Monday, April 17, 2006

What was on Hitler's iPod?

'He was genuinely convinced that he had an infallible musical ear. Heinz Lorenz suggested, 'My Führer, you ought to give a concert in the Great Hall. After all, you could afford to invite the best German musicians, Gieseking, Kempff, Furtwängler and so on. You don't go to the opera or the theatre any more, but you could listen to music. It wouldn't strain your eyes either'. Hitler rejected the idea. 'No, I don't want to trouble such artists just for me personally, but we could play a few records.'

A thick book listed all the records that the Führer owned. There must have been hundreds of them. The wooden panelling of the wall turned out to be a cupboard holding records, with a built-in gramophone that was invisible till the cupboard doors were opened. The black discs stood in long rows, labelled with numbers. Bormann operated the gramophone. Hitler nearly always had the same repertory played: Léhars operettas, songs by Richard Strauss, Hugo Wolf and Richard Wagner. The only pop music he would let us play was the 'Donkey serenade'. It usually formed the conclusion of the concert.

Hitler's colleagues enjoyed the musical evenings with the records even less than those conversations around the hearth. One after another they would leave the Hall. You could hear them laughing and giggling and talking in the living room, where the deserters assembled to amuse themselves in their own way, leaving their boss alone with the sleeping Morell and the faithful Eva, the duty adjutant and the von Below and Brandt ladies. I must admit that I sometimes slipped quietly away myself, until the valet came in to say, 'The Führer misses his company, and back there in the Hall he can hear your noise.' Then the 'faithful' reluctantly went back on duty again.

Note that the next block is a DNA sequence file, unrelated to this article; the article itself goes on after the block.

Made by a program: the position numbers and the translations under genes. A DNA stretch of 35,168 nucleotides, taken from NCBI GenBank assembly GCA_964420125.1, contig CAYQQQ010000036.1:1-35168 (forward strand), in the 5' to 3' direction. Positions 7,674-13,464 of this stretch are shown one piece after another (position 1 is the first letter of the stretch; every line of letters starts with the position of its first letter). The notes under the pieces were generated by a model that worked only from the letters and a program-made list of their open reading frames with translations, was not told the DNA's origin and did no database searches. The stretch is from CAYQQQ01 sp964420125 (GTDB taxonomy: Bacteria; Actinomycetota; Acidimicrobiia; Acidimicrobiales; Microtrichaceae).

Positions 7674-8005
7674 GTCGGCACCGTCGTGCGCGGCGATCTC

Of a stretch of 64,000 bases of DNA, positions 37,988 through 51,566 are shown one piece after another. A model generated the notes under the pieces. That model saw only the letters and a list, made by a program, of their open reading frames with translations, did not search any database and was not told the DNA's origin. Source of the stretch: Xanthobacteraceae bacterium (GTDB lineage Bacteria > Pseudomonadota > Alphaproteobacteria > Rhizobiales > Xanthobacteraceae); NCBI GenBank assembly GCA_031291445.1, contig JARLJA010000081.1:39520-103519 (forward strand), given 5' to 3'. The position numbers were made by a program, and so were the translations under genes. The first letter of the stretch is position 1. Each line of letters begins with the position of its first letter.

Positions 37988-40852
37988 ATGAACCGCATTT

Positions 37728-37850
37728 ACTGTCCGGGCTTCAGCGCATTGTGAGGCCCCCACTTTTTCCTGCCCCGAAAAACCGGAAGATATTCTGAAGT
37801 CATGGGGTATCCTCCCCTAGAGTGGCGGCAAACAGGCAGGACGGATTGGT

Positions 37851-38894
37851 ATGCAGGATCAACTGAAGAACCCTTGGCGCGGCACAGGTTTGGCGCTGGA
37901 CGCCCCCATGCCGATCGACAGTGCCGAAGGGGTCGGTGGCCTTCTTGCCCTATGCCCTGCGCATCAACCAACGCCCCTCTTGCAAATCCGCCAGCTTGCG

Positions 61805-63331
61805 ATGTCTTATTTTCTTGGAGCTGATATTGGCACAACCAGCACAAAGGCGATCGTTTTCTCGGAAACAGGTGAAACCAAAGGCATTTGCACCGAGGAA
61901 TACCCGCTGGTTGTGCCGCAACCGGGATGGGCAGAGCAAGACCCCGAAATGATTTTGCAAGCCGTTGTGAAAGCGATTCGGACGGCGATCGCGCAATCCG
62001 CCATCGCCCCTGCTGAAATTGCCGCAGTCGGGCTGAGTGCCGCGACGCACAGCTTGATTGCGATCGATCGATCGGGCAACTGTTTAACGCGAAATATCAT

'No, my entourage isn't very musical,' Hitler said, resigned. 'When I was still going to official festival performances of opera I usually had to keep an eye on the men with me to see they didn't go to sleep. Hoffman (he meant the press photographer Heinrich Hoffman) once almost fell over the balustrade of the box during Tristan und Isolde, and I had to rouse Schaub and tell him to go over and shake Hoffman awake. Brückner was sitting behind me snoring, it was terrible. (Pliable - this is Wilhelm Brückner, one-time adjutant to Hitler.)
But no one went to sleep during the Merry Widow because there was a ballet in it.'

I asked Hitler why he only ever went to hear Die Meistersinger or other Wagnerian opearas. 'It's just my luck that I can never say I like something without finding I'm stuck listening exclusively to one piece of music or hearing one particular opera. I once said that Meistersinger is really one of Richard Wagner's finest operas, so since then it's supposed to be my favourite opera and I don't get to hear anything else.''

From Traudl Junge's 'Until the Final Hour - Hitler's Last Secretary' (Weidenfield & Nicholson ISBN 0297847201). Traudl Junge was Hitler's private secretary from 1942 to his death, and she typed his last private and political will and testament in the Berlin bunker. Her journal was written in 1947, and the extract above describes the musical soirées at Hitler's Berghof retreat in the Obersalzberg. Oliver Hirschbieger's excellent film Downfall draws heavily on Traudl Jung's account of the last days of Hitler.


The photographs in this article are from the remarkable Siegfried Lauterwasser Collection. Follow these links for the extraordinary story of this archive, and to view more stunning photos:- * Downfall - and the mystery of Karajan's personal photographer * The mystery of the Siegfried Lauterwasser Collection solved via the internet * How photo archive was salvaged from a trash can *

Also relevant are * The Berlin Philharmonic's darkest hour * Furtwängler and the forgotten new music * Dresden Requiem for eleven young victims * Holocaust opera's rare performance *